Search - Richard [Classical] Wagner, Hans Knappertsbusch, Bayreuth Festival Orchestra :: Wagner: Parsifal

Wagner: Parsifal
Richard [Classical] Wagner, Hans Knappertsbusch, Bayreuth Festival Orchestra
Wagner: Parsifal
Genre: Classical
  •  Track Listings (12) - Disc #1
  •  Track Listings (5) - Disc #2
  •  Track Listings (15) - Disc #3
  •  Track Listings (14) - Disc #4


Larger Image

CD Details

Similar CDs


CD Reviews

KNA's last Stand. The end of an era. His final Parsifal
Ryan Morris | Chicago, IL | 10/29/2007
(5 out of 5 stars)

"KNA's connection with Parsifal spans almost fifty years, and on record begins with his 1942 Act III issued on Music and Arts)with surprisingly fleet tempos), through the fifties, to his legendary 1962 stereo account on Philips, and culminating in this 1964 Parsifal, KNA's last stand and the end of an era-his final Parsifal.
This Parsifal, at last count I have KNA's 51,52,54,56,60,62 and now this one(along with about twenty other versions). My overall favourites have long been the 1954 due to Josef Griendl's uncomparable Gurnemanz and Hans Hotter's magnificent Amfortas, perhaps the wisest interpretation of the role on record-though overall I prefer london and the 62 philips kna.
This version is similar to that storied 62 version with one major upgrade, John Vickers as Parsifal. Jess Thomas in the 62 isnt bad, in fact, I think he is close to great, but this is Vickers show. He proves once again that he may be the most subtly intense Heldentenor since Melchoir, well deserving of the title passed down from Windgassen. Another unexpected delight, as in 1960, Thomas Stewart takes over as Amfortas. I dont believe he compares with Hotter or London, but his interp is vastly superior than today's Weikl or Hampson.
Hotter is also surprising fine, though there is evidence of his soon-to-occur vocal demise. This was relatviely near to his debacle as Wotan in the Solti cycle so I was surprised at how well he sounded, though his 62 performance(in stereo) is still to be preferred.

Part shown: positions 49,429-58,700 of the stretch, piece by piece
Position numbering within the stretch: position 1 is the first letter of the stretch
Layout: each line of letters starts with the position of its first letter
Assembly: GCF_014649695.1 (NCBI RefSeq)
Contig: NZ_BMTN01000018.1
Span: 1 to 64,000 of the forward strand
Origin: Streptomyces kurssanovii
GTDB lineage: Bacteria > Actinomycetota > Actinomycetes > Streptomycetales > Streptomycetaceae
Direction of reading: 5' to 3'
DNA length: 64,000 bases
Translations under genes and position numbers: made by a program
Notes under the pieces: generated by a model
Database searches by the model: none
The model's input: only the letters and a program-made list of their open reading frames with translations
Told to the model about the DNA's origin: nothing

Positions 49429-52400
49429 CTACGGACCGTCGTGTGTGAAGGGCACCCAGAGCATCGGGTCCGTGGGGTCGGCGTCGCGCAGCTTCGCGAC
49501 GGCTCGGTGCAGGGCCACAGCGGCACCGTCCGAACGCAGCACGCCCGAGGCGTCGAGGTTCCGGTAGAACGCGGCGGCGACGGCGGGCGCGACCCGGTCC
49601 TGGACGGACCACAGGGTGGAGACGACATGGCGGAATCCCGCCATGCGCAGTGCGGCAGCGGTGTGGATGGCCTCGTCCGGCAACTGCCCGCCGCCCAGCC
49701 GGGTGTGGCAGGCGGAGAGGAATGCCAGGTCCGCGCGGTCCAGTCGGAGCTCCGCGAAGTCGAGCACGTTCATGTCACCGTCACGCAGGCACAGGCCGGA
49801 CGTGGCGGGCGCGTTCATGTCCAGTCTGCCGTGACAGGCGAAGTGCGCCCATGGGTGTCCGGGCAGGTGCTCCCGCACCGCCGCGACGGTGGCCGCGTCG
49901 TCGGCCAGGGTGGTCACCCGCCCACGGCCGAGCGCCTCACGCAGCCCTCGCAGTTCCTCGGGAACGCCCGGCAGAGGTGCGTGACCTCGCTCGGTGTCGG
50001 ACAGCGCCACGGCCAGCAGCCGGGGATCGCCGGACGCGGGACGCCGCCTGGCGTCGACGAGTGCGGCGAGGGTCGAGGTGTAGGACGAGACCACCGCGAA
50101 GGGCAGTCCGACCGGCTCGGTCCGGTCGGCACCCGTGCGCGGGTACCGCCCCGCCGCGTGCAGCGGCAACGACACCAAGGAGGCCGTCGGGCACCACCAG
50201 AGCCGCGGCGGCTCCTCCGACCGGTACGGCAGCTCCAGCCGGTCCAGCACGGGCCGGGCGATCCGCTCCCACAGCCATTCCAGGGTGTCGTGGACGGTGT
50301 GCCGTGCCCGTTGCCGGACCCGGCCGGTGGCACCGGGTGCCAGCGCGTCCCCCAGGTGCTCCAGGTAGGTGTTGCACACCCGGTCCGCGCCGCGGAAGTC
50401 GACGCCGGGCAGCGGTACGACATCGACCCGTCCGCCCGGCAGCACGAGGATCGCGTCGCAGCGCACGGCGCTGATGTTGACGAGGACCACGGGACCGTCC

Finally, KNA is the star of the show. I have long loved the ability to study his changes over time with this score. From the 1942 act III issued on Music and Arts(more similar to this than his 50's perf), through the profound and glacial fifties, on to the his 60 performances, which culminate in this 1964, his last Parsifal at Bayreuth and as a conductor. It is truly aweinspiring the accumulation of wisdom he has gained over this 22 year, 60 plus performance stretch. His tempos went from hasty, to glacial, to moderate, to fleet but never rushed. And the detail will never be rivalled, not even by Krauss in 53 or Boulez(which was recorded prior to his fine tuned abilities). Just listen to the opening prelude and revelation after revelation await those who are familiar with the work. Turn on your 1954 version and listen to how the flutes were brazen then, but now subtlely hint at a vindication.
I would not recommend this as a first buy or introduction to parsifal, that goes to his 1962 stereo version on philips. Then I would return to his 1954 version on Archipel, my overall favourite. This perf is very good but would be recommended more toward those who adore this piece as I do. Vickers parsifal needs to be and is my second favourite interp of that character to Jerusalem with barenboim.
For those beginners, I would recommend Solti, Kubelik, or Barenboim."
Vickers is a great Parsifal, and the sound is cleaned up
Santa Fe Listener | Santa Fe, NM USA | 01/30/2008
(5 out of 5 stars)

"So far as the performance goes, I have nothing to add to the long review below. I'm not quite over the moon about Knappertsbusch, but his reputation rests on his long devotion to Parsifal, which became a signature work. The chief attraction here isn't his conducting -- not for me, at least -- but Vickers' famous Parsifal. The great tenor performed relatively few roles, and this is his only Parsifal on record. I am also a fan of Thomas Stewart, whose Amfortas is memorable, and Hotter was in surprisingly steady voice this late in his creer.

Another point is that Orfeo, taking advantage of its special relationship with Bavarian Radio, gives us a clean, original version in place of the previous pirated ones. However, the remastered sound on my Melodram set is actually firmer and closer than what we get here. Both are mono. I don't think it's a cut-and-dried choice between the two unless you simply must have fthe original."